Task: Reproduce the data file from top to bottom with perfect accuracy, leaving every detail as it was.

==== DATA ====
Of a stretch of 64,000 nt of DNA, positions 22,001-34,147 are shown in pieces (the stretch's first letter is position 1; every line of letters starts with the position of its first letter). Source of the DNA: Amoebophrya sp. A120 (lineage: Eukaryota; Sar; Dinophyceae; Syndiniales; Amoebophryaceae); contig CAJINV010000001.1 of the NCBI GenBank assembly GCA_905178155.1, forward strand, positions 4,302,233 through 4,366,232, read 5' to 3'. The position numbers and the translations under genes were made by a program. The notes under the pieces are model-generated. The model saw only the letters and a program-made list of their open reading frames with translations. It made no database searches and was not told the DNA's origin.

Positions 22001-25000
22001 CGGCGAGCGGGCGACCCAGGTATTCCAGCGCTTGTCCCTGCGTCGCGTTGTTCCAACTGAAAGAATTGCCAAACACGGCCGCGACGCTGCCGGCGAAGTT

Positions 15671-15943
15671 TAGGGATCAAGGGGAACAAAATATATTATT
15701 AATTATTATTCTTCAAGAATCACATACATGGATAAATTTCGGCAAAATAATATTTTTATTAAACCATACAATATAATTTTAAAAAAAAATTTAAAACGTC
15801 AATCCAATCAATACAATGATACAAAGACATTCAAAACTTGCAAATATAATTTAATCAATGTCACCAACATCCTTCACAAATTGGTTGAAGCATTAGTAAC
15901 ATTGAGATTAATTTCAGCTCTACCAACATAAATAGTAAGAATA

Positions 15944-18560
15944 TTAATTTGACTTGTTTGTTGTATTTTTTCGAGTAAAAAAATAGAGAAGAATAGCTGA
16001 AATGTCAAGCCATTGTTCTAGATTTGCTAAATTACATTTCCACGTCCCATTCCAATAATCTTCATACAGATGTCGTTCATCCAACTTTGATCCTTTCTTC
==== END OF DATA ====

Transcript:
Of a stretch of 64,000 nt of DNA, positions 22,001-34,147 are shown in pieces (the stretch's first letter is position 1; every line of letters starts with the position of its first letter). Source of the DNA: Amoebophrya sp. A120 (lineage: Eukaryota; Sar; Dinophyceae; Syndiniales; Amoebophryaceae); contig CAJINV010000001.1 of the NCBI GenBank assembly GCA_905178155.1, forward strand, positions 4,302,233 through 4,366,232, read 5' to 3'. The position numbers and the translations under genes were made by a program. The notes under the pieces are model-generated. The model saw only the letters and a program-made list of their open reading frames with translations. It made no database searches and was not told the DNA's origin.

Positions 22001-25000
22001 CGGCGAGCGGGCGACCCAGGTATTCCAGCGCTTGTCCCTGCGTCGCGTTGTTCCAACTGAAAGAATTGCCAAACACGGCCGCGACGCTGCCGGCGAAGTT

Positions 15671-15943
15671 TAGGGATCAAGGGGAACAAAATATATTATT
15701 AATTATTATTCTTCAAGAATCACATACATGGATAAATTTCGGCAAAATAATATTTTTATTAAACCATACAATATAATTTTAAAAAAAAATTTAAAACGTC
15801 AATCCAATCAATACAATGATACAAAGACATTCAAAACTTGCAAATATAATTTAATCAATGTCACCAACATCCTTCACAAATTGGTTGAAGCATTAGTAAC
15901 ATTGAGATTAATTTCAGCTCTACCAACATAAATAGTAAGAATA

Positions 15944-18560
15944 TTAATTTGACTTGTTTGTTGTATTTTTTCGAGTAAAAAAATAGAGAAGAATAGCTGA
16001 AATGTCAAGCCATTGTTCTAGATTTGCTAAATTACATTTCCACGTCCCATTCCAATAATCTTCATACAGATGTCGTTCATCCAACTTTGATCCTTTCTTC